12-11-18

Habitat for Hard Places Event – February 1, 2019

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The Cleveland Urban Design Collaborative has been working with Cuyahoga River Restoration and landscape architecture students from Ohio State University to generate design ideas for development sites along the Cuyahoga ship channel that serve the needs of Cleveland fish and human inhabitants.

Please join us at noon on February 1, 2019 for a lecture by Jane Goodman, Executive Director of Cuyahoga River Restoration, and Halina Steiner, Assistant Professor of Landscape Architecture at Ohio State University. Jane and Halina will discuss the Habitat for Hard Places initiative, aimed at improving fish habitat along the Cuyahoga River in Downtown Cleveland. The event is free and open to the public. Light refreshments will be served.

The Cuyahoga River was once so polluted that it caught on fire 13 times. It’s been almost 50 years since the river last burned. Today, water quality and the environment along the river is much improved. But it’s still tough to be a fish, especially a young one, in a channelized, working river. Cuyahoga River Restoration has implemented several green bulkhead projects that give fish places to feed and rest as they travel through the ship channel. These experimental installations have begun to improve conditions for local fish populations.

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Ohio State landscape architecture students took this work a step further and developed designs that improve fish habitat along the river’s edge in ways that are also legible and appealing to people. Earlier this year, with support from the Ohio Environmental Protection Agency’s Ohio Environmental Education Fund, the CUDC  took the students out on the Cuyahoga with a group of developers and riverfront property owners so they could learn about the needs of their prospective fish and human clients.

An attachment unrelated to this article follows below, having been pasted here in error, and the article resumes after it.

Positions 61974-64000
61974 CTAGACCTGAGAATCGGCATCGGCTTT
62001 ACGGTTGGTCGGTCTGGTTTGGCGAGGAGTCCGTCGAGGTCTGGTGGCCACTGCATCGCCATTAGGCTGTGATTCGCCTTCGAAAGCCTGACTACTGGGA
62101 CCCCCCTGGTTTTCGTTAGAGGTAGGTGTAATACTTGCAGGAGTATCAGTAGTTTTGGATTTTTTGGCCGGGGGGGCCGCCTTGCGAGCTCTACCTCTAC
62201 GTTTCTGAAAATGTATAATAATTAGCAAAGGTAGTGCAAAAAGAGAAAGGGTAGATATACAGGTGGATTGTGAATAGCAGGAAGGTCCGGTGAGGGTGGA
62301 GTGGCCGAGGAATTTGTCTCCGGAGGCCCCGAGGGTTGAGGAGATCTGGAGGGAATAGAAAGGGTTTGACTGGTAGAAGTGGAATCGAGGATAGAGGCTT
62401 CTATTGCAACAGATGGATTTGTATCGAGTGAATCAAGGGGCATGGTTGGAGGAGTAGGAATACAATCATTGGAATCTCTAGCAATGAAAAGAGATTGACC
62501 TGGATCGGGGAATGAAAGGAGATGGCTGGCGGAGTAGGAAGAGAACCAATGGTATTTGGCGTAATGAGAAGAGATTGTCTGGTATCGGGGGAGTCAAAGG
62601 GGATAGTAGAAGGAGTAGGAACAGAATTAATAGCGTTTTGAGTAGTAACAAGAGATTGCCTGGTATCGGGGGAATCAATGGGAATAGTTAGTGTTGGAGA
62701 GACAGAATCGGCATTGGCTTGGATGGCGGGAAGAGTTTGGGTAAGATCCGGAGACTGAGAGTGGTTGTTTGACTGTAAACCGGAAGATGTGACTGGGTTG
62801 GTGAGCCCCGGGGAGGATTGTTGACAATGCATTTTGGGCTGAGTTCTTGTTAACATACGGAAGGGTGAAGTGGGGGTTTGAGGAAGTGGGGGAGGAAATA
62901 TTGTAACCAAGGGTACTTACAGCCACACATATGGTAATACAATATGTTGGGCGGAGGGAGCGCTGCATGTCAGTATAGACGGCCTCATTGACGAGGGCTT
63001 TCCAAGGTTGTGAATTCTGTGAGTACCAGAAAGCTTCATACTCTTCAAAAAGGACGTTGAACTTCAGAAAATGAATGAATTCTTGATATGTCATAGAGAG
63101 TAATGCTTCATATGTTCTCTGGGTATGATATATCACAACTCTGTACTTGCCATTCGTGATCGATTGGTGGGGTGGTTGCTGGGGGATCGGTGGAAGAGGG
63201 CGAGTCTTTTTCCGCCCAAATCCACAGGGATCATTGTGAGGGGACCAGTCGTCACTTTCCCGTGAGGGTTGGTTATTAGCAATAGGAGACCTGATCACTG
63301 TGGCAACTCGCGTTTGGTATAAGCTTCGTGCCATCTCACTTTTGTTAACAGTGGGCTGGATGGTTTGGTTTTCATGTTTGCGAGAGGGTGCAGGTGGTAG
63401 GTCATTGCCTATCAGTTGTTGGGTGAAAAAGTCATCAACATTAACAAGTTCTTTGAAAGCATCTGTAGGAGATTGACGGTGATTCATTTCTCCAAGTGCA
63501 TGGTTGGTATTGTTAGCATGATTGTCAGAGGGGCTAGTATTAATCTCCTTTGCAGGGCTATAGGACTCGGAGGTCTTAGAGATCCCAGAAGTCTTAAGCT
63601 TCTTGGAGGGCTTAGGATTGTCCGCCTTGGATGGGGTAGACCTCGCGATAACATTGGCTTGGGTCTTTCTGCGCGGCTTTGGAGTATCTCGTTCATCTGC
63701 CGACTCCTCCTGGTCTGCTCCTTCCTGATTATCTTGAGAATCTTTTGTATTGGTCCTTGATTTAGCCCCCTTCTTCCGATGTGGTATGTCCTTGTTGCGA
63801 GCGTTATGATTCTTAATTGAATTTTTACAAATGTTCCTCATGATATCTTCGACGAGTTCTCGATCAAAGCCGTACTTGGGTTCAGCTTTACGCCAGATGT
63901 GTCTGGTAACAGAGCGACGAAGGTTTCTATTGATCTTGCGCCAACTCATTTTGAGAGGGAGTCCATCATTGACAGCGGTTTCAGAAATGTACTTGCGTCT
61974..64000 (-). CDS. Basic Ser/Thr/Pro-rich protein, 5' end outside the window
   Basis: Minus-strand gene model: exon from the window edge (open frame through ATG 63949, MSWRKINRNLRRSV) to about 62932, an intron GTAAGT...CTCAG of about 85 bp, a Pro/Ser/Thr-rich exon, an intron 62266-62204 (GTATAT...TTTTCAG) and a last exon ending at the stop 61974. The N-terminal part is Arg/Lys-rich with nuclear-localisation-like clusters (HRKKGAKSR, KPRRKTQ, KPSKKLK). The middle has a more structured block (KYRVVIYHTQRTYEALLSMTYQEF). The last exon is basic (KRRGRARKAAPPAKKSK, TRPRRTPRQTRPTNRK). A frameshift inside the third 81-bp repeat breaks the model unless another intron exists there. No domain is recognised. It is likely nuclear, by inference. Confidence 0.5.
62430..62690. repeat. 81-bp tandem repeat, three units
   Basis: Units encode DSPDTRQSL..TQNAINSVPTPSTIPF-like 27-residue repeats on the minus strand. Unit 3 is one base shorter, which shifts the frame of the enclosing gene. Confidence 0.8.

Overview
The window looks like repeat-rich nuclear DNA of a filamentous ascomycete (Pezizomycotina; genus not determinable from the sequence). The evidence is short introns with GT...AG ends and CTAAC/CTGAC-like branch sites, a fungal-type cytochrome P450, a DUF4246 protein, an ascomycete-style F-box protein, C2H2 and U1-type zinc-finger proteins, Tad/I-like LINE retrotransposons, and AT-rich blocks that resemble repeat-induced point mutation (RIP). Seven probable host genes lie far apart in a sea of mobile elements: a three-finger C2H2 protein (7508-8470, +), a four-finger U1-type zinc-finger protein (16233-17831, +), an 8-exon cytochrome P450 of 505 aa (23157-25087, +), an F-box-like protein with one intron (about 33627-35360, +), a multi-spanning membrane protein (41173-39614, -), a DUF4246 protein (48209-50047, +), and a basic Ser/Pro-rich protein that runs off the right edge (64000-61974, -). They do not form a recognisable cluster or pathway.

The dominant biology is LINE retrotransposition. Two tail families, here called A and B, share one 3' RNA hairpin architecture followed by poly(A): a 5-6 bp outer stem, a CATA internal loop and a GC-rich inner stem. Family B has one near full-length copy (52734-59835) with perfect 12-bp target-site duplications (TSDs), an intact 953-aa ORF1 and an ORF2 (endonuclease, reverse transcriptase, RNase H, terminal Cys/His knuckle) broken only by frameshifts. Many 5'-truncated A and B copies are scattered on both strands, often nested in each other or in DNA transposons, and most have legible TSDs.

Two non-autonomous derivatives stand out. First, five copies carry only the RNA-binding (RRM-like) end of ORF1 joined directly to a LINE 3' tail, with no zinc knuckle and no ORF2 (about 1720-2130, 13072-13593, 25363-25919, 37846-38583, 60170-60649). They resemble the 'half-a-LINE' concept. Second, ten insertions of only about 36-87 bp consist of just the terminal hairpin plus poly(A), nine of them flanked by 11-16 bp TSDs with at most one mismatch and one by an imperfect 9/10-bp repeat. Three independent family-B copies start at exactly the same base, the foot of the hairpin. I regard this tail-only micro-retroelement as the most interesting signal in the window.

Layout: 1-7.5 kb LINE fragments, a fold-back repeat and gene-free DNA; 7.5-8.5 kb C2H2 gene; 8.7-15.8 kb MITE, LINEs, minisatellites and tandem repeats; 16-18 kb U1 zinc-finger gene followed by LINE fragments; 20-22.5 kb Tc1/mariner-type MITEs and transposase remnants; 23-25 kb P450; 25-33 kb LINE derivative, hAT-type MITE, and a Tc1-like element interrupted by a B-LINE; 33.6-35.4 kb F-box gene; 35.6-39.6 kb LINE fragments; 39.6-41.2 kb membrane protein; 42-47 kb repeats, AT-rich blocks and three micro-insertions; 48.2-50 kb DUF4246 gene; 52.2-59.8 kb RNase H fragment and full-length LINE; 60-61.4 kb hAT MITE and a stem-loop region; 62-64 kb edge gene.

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The students generated dozens of detailed proposals, some of which are highlighted in a set of six postcards from the water’s edge, designed by the CUDC. We hope this project will lead to more ecologically sensitive riverfront development and also to better relationships between people and their fish neighbors. To learn more about this project, there will be a public program at the CUDC at noon on February 1, 2019. Sign up for our newsletter or watch this blog for additional details.

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Postcard sets are available free of charge at the CUDC, so join us for the lecture on February 1 and pick up a set. Or stop by (1309 Euclid Avenue, Suite 200) any time during office hours, or email cudc@kent.edu and we’ll send them to you.

 

 

 

 

 

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